Posted Sep 23, 2022 by Martin Armstrong
The Bank of England (BoE) all but admitted the UK is officially in a recession. Bank Governor Andrew Bailey stated weeks ago that there was nothing the central bank could do to prevent a recession at this stage. The Monetary Policy Committee (MPC) voted to raise rates by half a percentage point to 2.25%, marking the highest level since 2008. The markets were expecting a 75 bps hike, but the central bank is moving slowly and aiming to avoid panic.
The central bank foresees a 0.1% drop in GDP over the next three months after experiencing a 0.1% decline last quarter. The CPI report for August came in at 9.9%, which is only a slight drop from July’s 10.1% reading. Winter is coming, and that is when the full impact of the energy crisis will be felt. The BoE believes inflation will rise to 11% in October when energy caps are altered. Like the Federal Reserve, the BOE is a long way from its 2% inflation target and relied on QE for far too long.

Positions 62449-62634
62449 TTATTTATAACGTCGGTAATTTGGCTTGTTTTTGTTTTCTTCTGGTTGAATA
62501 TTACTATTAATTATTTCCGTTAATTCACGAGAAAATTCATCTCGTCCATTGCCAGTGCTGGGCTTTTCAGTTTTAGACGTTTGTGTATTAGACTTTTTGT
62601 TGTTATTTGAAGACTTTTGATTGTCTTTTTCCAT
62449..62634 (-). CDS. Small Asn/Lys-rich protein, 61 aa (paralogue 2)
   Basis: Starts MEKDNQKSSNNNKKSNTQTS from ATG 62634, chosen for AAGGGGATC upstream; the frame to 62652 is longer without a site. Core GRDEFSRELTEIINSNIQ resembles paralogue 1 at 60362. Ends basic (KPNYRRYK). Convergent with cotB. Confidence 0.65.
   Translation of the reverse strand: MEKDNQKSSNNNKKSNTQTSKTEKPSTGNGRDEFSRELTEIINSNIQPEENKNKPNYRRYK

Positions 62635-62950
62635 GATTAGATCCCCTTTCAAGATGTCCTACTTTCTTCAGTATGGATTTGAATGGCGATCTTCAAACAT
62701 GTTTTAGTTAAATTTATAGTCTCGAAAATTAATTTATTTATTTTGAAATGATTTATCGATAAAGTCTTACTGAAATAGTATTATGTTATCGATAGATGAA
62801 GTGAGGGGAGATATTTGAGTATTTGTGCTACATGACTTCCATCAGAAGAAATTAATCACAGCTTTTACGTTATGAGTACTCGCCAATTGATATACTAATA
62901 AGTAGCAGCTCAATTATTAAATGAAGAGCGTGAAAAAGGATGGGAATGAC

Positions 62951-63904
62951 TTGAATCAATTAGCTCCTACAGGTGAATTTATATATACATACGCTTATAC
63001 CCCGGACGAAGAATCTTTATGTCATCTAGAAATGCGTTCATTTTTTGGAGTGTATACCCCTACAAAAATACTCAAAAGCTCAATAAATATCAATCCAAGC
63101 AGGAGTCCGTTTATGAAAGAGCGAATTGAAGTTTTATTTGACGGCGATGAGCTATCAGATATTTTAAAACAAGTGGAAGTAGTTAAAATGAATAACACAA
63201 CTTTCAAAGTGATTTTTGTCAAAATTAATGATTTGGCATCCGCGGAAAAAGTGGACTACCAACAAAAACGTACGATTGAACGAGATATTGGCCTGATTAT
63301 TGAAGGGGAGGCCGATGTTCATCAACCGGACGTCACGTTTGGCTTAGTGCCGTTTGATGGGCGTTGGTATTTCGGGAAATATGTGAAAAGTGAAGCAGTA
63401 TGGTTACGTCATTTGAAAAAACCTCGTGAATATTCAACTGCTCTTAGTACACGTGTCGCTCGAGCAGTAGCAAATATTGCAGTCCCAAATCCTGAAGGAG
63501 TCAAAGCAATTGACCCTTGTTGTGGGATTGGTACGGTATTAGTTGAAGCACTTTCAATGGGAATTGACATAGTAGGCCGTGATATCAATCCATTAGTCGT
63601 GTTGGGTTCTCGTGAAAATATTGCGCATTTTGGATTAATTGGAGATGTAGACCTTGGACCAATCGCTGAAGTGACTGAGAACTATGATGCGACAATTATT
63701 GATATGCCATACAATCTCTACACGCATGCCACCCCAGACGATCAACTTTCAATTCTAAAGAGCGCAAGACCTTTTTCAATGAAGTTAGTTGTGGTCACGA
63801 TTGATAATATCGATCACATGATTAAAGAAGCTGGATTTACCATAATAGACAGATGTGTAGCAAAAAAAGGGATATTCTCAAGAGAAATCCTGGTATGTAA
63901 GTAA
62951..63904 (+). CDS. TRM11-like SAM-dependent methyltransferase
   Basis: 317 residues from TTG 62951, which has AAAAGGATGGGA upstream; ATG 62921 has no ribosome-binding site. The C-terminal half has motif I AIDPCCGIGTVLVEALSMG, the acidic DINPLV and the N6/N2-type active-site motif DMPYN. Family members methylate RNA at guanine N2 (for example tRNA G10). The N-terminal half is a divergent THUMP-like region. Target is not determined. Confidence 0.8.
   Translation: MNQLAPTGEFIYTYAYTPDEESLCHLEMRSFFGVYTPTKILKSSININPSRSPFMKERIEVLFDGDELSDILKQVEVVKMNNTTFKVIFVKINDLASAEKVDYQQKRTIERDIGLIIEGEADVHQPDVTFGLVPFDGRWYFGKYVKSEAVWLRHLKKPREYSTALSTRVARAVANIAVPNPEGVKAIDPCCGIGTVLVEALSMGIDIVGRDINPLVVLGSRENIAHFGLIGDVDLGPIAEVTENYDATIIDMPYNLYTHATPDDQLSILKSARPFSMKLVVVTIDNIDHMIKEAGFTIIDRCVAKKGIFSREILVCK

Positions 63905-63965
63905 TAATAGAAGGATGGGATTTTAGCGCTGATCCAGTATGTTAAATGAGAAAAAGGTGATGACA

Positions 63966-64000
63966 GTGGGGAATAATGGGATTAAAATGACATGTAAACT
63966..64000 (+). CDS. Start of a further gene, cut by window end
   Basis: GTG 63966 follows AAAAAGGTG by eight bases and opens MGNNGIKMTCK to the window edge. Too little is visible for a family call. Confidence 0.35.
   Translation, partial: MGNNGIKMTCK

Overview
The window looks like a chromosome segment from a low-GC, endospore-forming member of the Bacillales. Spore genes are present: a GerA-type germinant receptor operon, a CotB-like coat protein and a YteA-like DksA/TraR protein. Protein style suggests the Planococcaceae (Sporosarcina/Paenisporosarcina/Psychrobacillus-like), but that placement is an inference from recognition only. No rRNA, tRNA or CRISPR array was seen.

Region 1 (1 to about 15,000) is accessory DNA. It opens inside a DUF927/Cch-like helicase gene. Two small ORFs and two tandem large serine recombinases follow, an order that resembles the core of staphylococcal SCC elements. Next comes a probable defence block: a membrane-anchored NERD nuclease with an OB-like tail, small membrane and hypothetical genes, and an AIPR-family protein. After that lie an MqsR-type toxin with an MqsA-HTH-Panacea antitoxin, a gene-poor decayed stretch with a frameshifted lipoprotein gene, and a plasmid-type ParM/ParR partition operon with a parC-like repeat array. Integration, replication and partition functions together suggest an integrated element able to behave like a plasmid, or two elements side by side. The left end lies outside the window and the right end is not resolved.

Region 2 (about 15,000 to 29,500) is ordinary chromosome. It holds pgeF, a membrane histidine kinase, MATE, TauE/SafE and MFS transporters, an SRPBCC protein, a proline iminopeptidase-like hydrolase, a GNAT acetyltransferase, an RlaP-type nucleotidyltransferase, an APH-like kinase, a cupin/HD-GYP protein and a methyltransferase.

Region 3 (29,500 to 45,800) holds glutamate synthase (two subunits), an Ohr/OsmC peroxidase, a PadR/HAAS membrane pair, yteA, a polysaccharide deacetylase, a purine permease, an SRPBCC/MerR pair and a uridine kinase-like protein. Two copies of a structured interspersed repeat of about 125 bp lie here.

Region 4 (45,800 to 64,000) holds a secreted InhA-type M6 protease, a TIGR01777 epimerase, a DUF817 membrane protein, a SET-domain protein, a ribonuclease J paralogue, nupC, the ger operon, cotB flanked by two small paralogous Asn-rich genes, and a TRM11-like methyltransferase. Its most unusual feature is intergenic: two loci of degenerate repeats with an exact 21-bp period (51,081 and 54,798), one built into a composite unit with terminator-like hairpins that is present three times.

The dollar’s strength continues to cause a devaluation in sterling as the USD is seen as the last safe haven.